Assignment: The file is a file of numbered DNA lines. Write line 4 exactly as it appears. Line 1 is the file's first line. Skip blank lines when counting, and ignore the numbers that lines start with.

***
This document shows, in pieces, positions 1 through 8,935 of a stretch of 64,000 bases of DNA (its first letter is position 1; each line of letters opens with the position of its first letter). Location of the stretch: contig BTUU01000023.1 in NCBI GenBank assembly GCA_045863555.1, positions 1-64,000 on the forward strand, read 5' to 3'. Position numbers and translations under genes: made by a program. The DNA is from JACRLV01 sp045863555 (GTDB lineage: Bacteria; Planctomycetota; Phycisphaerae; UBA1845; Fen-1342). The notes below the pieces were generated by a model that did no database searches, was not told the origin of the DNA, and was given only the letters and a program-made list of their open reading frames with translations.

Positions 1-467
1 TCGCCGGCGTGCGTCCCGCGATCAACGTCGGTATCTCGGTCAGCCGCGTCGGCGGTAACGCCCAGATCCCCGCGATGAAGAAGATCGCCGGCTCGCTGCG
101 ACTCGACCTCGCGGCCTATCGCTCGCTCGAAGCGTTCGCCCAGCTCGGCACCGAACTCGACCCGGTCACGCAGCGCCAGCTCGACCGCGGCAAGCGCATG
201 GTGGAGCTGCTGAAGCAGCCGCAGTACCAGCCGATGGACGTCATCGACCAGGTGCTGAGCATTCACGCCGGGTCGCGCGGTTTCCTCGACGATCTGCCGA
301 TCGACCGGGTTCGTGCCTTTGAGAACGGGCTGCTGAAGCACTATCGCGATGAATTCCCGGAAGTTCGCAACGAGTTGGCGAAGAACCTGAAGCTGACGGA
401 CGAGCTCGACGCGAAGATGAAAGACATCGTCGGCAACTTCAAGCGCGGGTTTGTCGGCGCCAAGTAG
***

101 ACTCGACCTCGCGGCCTATCGCTCGCTCGAAGCGTTCGCCCAGCTCGGCACCGAACTCGACCCGGTCACGCAGCGCCAGCTCGACCGCGGCAAGCGCATG